“A Toast to Inyo”

The House at Laws Railroad Museum Where I Found the Poem Framed on the Wall

Hitherto, whenever I have presented a poem, it had a certain literary quality which justified the effort to puzzle it out. This time, I am reprinting a poem which I saw framed on a wall in one of the houses at the Laws Railroad Museum near Bishop, California. So at one and the same time, it is a poem and an artifact of a particular time and place which are increasingly remote to us.

Toast to Inyo

Here’s to Inyo, well beloved,
With her smiling skies so fair,
Here’s to her Sierras tall,
With their grand and stately air.

Here’s to the pioneers, old and gray,
Many of whom have passed away,
And solved the mystery, which all
Of us must solve some day.

Few there are who now remain
To remind us of the past;
Foremost in our hearts are they,
And as our “nobles” they are classed.

Here’s to the wives and mothers true
Who did their very best
To make this lovely vale of ours
A home of peace and rest.

Here’s to the noble sons and brave
Who hallow the colors three;
Smiling at the foeman’s frown,
Ready to fight for liberty.

Here’s to the daughters, fair and good;
With laughing eyes so sparkling bright,
With rosy cheeks and golden hair,
The world they hold within their might.

Remember then, whe’er you go,
There’s no place like “home sweet home;”
And think of dear old Inyo,
As o’er the wide world you roam.

I rather suspect that the poem was written around the time of the First World War based on the “foeman” in the fifth stanza.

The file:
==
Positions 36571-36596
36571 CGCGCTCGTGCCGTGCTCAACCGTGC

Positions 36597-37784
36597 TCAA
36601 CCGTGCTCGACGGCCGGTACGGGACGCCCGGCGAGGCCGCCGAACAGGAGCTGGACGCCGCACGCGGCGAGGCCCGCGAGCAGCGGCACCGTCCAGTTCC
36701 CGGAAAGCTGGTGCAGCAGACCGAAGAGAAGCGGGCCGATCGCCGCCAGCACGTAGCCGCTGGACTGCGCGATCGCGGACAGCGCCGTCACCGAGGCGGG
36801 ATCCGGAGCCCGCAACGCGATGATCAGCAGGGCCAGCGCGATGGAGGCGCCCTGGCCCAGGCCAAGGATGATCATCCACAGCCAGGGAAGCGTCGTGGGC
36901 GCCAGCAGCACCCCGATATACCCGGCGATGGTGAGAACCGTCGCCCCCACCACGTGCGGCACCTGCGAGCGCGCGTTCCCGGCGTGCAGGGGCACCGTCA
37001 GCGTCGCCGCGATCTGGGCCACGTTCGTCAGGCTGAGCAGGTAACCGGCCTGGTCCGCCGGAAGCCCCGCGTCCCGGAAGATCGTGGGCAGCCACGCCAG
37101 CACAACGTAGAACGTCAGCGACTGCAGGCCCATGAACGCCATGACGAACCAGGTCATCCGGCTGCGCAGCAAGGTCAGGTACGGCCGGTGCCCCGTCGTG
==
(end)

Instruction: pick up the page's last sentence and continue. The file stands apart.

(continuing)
The Laws Railroad Museum

Gas Station and Jalopy at Laws Railroad Museum

It was January 2010 when Martine and I last drove through the Eastern Sierras. One of our favorite destinations was an outdoor museum of pioneer life in the hamlet of Laws, CA. Four miles northeast of Bishop, Laws was a station on the Carson & Colorado Railroad, which ran from Mound House, NV to Keeler, CA, site of the Cerro Gordo (“Fat Hill”) mines, which produced high grade silver, lead, and zinc. In 1900, the Carson & Colorado was sold to the Southern Pacific where it operated in various forms until around 1960.

Today, the Laws Museum is one of those outdoor museums to which various old local structures were moved, from railroad buildings and residences to various types of businesses. Martine and I plan to pay another visit next week.

One of the Original 19th Century Boxcars of the Old Carson & Colorado Railway

We love the strange desert landscapes of the areas flanked on one side by the steep eastern flank of the Sierra Nevadas on the left and the Inyo and White Mountains on the right. We expect that the Sierras will still be covered with snow because of the record precipitation this last winter.